de Masson, A. et al. Chilblains are a common cutaneous finding during the COVID-19 pandemic: a retrospective nationwide study from France. J. Am. Acad. Dermatol. 83, 667–670 (2020).
Wiersinga, W. J., Rhodes, A., Cheng, A. C., Peacock, S. J. & Prescott, H. C. Pathophysiology, transmission, diagnosis, and treatment of coronavirus disease 2019 (COVID-19): a review. JAMA 324, 782–793 (2020).
Csiszar, A. et al. Aging-induced phenotypic changes and oxidative stress impair coronary arteriolar function. Circ. Res. 90, 1159–1166 (2002).
Donato, A. J. et al. SIRT-1 and vascular endothelial dysfunction with ageing in mice and humans. J. Physiol. 589, 4545–4554 (2011).
Lakatta, E. G. & Levy, D. Arterial and cardiac aging: major shareholders in cardiovascular disease enterprises: Part II: the aging heart in health: links to heart disease. Circulation 107, 346–354 (2003).
Widlansky, M. E., Gokce, N., Keaney, J. F. Jr & Vita, J. A. The clinical implications of endothelial dysfunction. J. Am. Coll. Cardiol. 42, 1149–1160 (2003).
Ungvari, Z. et al. Endothelial dysfunction and angiogenesis impairment in the ageing vasculature. Nat. Rev. Cardiol. 15, 555–565 (2018).
Donato, A. J. et al. Direct evidence of endothelial oxidative stress with aging in humans: relation to impaired endothelium-dependent dilation and upregulation of nuclear factor-κB. Circ. Res. 100, 1659–1666 (2007).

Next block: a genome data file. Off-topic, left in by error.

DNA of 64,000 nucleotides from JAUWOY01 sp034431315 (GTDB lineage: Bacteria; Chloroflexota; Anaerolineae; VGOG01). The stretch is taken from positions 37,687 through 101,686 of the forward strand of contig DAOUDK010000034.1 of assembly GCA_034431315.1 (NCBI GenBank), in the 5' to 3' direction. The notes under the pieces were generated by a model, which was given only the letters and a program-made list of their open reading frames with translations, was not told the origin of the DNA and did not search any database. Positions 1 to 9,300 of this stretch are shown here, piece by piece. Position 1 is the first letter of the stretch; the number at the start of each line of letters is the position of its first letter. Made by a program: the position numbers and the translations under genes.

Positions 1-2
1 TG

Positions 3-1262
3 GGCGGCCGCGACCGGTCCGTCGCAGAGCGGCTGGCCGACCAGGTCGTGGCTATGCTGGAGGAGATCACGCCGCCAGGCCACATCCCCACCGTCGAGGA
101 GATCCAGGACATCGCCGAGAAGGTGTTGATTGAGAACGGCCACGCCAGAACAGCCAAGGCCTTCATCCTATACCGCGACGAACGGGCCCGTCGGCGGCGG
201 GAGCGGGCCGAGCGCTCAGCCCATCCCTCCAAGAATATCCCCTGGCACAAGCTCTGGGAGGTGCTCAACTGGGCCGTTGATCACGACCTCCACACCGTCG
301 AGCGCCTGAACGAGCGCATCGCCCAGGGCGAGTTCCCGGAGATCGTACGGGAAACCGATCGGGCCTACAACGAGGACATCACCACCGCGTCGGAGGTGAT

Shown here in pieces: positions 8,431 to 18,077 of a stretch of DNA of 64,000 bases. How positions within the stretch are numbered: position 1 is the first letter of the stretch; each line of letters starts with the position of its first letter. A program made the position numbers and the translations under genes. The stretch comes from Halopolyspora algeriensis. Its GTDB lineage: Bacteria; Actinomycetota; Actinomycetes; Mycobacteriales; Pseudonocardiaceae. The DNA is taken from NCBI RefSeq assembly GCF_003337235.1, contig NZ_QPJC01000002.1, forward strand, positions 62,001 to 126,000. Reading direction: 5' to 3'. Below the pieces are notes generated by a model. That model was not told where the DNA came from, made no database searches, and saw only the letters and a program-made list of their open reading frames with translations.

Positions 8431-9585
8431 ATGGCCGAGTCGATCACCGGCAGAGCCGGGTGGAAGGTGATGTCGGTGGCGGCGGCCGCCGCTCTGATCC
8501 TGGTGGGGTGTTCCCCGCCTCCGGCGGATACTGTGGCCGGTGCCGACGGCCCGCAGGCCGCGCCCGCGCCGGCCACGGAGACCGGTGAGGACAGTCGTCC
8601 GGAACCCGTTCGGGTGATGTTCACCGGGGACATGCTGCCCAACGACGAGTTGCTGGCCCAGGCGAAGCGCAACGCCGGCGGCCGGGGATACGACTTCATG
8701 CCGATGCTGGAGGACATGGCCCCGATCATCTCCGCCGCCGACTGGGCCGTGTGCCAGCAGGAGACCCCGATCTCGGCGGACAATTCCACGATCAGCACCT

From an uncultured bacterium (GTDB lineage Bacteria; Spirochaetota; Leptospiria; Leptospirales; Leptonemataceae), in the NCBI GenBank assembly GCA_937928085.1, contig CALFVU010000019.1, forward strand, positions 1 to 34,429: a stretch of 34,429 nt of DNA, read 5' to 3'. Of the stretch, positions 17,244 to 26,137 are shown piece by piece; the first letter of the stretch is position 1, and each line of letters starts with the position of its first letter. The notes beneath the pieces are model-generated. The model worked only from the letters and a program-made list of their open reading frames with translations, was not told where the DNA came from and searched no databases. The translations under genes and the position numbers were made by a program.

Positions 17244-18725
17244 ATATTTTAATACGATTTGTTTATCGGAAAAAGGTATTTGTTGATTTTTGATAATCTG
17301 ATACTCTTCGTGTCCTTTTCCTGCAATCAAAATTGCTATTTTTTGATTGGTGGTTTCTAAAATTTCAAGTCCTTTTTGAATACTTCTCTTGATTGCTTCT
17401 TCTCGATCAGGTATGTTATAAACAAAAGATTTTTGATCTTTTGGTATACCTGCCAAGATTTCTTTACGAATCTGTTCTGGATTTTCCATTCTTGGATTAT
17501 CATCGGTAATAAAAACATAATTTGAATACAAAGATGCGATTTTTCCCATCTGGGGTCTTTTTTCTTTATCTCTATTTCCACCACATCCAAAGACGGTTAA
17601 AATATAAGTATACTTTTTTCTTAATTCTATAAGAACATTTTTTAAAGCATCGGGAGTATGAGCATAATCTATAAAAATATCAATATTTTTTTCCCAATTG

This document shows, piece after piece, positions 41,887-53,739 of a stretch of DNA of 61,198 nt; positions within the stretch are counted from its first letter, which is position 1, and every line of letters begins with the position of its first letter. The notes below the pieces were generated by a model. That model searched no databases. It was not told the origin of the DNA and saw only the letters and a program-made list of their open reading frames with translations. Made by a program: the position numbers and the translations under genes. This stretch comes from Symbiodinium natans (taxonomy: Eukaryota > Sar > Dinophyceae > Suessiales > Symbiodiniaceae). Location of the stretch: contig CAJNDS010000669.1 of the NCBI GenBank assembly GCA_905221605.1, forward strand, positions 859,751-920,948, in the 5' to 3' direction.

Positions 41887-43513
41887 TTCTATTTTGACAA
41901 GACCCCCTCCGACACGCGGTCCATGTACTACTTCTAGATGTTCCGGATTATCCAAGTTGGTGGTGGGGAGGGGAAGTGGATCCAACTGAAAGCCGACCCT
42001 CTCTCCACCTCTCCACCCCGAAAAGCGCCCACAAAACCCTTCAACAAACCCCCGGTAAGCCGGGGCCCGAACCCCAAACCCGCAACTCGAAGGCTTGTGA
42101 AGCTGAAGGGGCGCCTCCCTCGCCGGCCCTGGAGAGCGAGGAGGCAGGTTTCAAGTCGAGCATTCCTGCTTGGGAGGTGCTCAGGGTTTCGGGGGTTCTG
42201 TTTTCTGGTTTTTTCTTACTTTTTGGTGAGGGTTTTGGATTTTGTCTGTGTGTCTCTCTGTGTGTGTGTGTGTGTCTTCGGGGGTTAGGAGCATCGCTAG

Adler, A. et al. NAD(P)H oxidase-generated superoxide anion accounts for reduced control of myocardial O2 consumption by NO in old Fischer 344 rats. Am. J. Physiol. Heart Circ. Physiol. 285, H1015–H1022 (2003).
Lerman, A. & Zeiher, A. M. Endothelial function: cardiac events. Circulation 111, 363–368 (2005).
Dai, D. F., Rabinovitch, P. S. & Ungvari, Z. Mitochondria and cardiovascular aging. Circ. Res. 110, 1109–1124 (2012).
Csiszar, A., Ungvari, Z., Koller, A., Edwards, J. G. & Kaley, G. Proinflammatory phenotype of coronary arteries promotes endothelial apoptosis in aging. Physiol. Genomics 17, 21–30 (2004).
Asai, K. et al. Peripheral vascular endothelial dysfunction and apoptosis in old monkeys. Arterioscler. Thromb. Vasc. Biol. 20, 1493–1499 (2000).
Kiss, T. et al. Nicotinamide mononucleotide (NMN) treatment attenuates oxidative stress and rescues angiogenic capacity in aged cerebromicrovascular endothelial cells: a potential mechanism for the prevention of vascular cognitive impairment. Geroscience 41, 619–630 (2019).
Tarantini, S. et al. Treatment with the poly(ADP-ribose) polymerase inhibitor PJ-34 improves cerebromicrovascular endothelial function, neurovascular coupling responses and cognitive performance in aged mice, supporting the NAD+ depletion hypothesis of neurovascular aging. Geroscience 41, 533–542 (2019).